As is the case with most European families, Argentine-born sons were often named after their father, so there are actually two David Spinettos buried here. One was born in Genoa, immigrated to Argentina, & opened the first wholesale fruit & vegetable market within the city limits of Buenos Aires in 1898. Located in the center of town, it did a booming business. David’s plaque is on the left. On his death, the Mercado Spinetto was run by his son-in-law, Juan Sanguinetti… seen on the plaque on the right.
Unfortunately a wave of privatization in the 1990s shut the market down. Today only its shell remains—the interior gutted & occupied by a megachain supermarket:
Son David left his mark as well. He became a doctor but instead of practicing, opted for administration. He ran the Hospital Italiano & dedicated his life to promoting his family’s Italian culture. It’s not surprising then that this spectacular door was imported from Milan in 1912… don’t miss the inscription on the lower left corner:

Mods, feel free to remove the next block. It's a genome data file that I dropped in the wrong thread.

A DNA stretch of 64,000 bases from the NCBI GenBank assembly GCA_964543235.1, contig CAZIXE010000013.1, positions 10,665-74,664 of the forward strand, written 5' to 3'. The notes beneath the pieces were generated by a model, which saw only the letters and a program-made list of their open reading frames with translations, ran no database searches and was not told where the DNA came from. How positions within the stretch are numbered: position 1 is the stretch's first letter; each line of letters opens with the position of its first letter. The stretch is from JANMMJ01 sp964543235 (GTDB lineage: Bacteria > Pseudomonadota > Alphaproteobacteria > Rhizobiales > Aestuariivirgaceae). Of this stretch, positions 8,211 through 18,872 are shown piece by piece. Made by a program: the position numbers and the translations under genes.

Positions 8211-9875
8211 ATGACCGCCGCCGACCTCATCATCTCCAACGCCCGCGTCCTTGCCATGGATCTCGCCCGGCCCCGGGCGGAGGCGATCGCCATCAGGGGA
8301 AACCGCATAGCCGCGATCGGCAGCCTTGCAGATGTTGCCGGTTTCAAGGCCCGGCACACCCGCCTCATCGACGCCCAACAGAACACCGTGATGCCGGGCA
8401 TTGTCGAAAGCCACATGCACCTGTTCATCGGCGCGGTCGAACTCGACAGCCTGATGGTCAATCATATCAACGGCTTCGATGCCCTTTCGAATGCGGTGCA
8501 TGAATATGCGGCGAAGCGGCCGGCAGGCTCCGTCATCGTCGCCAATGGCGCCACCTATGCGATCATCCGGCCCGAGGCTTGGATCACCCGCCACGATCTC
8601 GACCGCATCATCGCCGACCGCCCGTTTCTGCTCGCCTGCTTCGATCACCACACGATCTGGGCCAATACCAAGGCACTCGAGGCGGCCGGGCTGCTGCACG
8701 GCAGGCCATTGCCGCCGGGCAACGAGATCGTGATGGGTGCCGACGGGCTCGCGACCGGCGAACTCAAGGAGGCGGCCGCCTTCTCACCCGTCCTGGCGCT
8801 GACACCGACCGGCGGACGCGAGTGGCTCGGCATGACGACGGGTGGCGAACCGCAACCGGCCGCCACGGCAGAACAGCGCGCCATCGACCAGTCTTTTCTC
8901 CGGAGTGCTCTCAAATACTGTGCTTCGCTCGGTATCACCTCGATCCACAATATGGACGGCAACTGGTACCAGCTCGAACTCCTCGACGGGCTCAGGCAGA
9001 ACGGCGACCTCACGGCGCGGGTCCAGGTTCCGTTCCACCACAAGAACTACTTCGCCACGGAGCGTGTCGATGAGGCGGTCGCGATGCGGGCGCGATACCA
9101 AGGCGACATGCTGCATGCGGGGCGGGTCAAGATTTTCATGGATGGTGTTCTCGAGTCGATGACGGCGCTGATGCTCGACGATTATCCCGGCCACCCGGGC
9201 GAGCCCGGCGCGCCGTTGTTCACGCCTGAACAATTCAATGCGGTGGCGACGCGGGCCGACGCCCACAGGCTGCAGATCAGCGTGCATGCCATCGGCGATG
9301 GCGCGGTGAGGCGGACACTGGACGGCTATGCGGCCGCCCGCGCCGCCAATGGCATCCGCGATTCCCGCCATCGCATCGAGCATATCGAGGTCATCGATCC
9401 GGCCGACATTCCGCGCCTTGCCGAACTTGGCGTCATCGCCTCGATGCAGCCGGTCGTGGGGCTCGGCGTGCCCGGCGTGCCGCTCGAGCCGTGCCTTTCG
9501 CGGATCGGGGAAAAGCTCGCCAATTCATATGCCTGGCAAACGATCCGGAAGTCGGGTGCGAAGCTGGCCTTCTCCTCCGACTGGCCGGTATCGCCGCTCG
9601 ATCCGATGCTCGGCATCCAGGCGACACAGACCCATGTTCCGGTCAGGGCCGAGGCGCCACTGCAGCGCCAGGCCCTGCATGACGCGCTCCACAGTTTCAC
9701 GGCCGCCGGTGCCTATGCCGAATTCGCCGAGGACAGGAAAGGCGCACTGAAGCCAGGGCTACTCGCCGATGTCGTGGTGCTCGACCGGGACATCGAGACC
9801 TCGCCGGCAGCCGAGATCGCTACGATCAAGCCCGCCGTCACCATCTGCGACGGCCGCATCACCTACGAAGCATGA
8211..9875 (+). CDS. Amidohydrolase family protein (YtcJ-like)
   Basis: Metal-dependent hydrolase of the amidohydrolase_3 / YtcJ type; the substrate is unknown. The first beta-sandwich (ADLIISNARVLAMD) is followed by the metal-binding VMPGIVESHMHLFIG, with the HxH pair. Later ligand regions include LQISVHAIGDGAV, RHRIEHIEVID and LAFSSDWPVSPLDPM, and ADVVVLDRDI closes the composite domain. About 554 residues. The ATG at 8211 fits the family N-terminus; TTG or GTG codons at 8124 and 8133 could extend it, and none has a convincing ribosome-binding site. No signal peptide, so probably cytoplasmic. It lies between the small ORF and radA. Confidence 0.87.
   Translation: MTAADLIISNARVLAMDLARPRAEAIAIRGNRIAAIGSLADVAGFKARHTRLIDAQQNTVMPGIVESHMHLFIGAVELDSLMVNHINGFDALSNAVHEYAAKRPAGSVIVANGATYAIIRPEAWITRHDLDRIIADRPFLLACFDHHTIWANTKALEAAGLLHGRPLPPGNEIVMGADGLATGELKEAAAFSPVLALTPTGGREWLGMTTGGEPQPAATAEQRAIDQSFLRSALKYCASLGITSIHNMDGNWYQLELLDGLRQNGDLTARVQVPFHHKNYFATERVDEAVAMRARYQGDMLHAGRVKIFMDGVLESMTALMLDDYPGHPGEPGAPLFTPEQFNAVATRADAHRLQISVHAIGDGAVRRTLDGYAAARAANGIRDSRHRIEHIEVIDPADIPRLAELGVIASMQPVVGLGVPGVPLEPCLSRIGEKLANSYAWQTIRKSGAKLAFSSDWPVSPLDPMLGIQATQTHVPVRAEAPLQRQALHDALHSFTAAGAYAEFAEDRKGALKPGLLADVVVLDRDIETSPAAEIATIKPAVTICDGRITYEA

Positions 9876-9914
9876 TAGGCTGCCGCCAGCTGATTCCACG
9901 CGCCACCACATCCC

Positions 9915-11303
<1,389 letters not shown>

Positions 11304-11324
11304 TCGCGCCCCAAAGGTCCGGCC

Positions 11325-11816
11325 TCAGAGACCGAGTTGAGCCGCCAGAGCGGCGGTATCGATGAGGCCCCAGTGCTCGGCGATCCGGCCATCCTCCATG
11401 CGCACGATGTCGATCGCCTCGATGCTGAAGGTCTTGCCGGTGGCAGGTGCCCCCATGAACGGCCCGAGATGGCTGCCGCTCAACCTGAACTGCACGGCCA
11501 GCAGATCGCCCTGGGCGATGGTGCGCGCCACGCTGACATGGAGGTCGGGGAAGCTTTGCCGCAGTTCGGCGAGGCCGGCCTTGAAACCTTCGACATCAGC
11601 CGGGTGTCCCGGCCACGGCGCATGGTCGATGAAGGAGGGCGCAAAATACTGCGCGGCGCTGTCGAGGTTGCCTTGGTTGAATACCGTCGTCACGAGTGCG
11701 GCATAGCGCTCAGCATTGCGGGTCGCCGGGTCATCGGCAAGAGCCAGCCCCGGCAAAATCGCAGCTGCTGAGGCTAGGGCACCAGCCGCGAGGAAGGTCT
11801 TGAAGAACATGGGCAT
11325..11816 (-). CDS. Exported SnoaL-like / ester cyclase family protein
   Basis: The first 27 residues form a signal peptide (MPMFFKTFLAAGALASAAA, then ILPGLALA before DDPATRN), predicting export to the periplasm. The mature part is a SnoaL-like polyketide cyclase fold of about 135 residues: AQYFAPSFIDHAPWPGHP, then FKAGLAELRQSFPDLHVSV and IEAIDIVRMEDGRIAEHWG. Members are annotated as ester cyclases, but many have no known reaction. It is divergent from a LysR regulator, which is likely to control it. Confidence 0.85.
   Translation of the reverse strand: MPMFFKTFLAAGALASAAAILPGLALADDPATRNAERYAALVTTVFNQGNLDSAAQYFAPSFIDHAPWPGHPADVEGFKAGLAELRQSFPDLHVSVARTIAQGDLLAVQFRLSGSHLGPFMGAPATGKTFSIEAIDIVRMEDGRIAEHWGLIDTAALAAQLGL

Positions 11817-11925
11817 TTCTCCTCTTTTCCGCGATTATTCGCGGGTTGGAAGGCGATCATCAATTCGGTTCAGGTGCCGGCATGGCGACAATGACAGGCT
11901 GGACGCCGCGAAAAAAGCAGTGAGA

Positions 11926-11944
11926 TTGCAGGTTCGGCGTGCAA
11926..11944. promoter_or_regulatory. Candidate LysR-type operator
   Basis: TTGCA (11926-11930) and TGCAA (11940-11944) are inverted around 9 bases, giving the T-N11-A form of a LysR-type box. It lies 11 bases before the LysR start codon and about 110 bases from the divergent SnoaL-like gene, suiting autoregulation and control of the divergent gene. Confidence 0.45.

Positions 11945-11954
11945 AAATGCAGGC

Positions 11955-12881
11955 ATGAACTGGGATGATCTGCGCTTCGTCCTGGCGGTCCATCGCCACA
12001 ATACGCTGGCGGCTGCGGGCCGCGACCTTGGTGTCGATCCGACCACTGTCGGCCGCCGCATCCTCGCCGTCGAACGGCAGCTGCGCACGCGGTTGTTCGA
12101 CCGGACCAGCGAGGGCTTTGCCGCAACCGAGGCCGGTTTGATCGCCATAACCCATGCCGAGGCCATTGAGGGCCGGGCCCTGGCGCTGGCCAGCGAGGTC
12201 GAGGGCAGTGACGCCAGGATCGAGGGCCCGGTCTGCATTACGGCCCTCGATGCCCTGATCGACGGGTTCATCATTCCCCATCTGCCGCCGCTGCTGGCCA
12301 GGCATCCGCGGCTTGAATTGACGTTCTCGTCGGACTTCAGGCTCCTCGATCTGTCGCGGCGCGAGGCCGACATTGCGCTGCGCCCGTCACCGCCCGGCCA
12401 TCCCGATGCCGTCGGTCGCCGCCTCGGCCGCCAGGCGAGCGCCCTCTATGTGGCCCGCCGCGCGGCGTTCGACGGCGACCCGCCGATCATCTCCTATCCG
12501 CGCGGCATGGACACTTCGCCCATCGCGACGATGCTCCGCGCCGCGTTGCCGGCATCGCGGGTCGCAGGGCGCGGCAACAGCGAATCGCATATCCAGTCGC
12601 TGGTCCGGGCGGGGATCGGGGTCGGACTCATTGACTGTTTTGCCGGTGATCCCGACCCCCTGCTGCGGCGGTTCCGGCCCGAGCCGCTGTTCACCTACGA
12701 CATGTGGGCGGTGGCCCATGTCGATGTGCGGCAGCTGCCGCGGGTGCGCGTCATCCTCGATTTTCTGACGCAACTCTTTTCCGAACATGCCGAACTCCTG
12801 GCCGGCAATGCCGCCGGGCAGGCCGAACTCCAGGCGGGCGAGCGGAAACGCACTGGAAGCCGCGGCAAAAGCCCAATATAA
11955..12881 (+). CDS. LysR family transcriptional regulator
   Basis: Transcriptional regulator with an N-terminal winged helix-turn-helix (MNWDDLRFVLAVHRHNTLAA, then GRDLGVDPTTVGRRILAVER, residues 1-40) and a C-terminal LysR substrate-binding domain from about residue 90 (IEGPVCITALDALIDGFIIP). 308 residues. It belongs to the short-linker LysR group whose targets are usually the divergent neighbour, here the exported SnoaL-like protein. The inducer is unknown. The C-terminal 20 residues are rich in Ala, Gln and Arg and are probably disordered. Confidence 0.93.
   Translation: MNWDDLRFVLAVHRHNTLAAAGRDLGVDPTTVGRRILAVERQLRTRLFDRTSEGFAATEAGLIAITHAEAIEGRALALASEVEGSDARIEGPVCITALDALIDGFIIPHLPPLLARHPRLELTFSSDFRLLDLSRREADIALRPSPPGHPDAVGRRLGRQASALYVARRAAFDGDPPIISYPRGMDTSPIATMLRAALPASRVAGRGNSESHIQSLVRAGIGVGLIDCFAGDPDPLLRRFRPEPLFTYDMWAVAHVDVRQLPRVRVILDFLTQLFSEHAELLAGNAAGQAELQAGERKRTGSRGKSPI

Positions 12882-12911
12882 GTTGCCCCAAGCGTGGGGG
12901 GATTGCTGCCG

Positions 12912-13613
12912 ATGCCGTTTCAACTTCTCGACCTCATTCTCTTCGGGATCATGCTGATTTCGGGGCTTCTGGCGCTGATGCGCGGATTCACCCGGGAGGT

Magnificently Art Nouveau, the crown of thorns has been turned into a decorative frame for St. George killing a dragon—a symbolic representation of the devil. St. George was a Christian soldier, born in Turkey & martyred around the year 300. As one of the patron saints of Genoa where the Spinettos hailed from, they pay a spectacular tribute to their homeland. Hands down, this gets my vote for Best Door in the entire cemetery.
The vine design surrounding the exterior cross is repeated inside… although it’s difficult to peek through the small gaps in the St. George door. Another Art Nouveau-inspired image visible is a bat just above the altar. A creature of the night, what better symbol to watch over the residents of a cemetery?
View eighth photo larger on Flickr.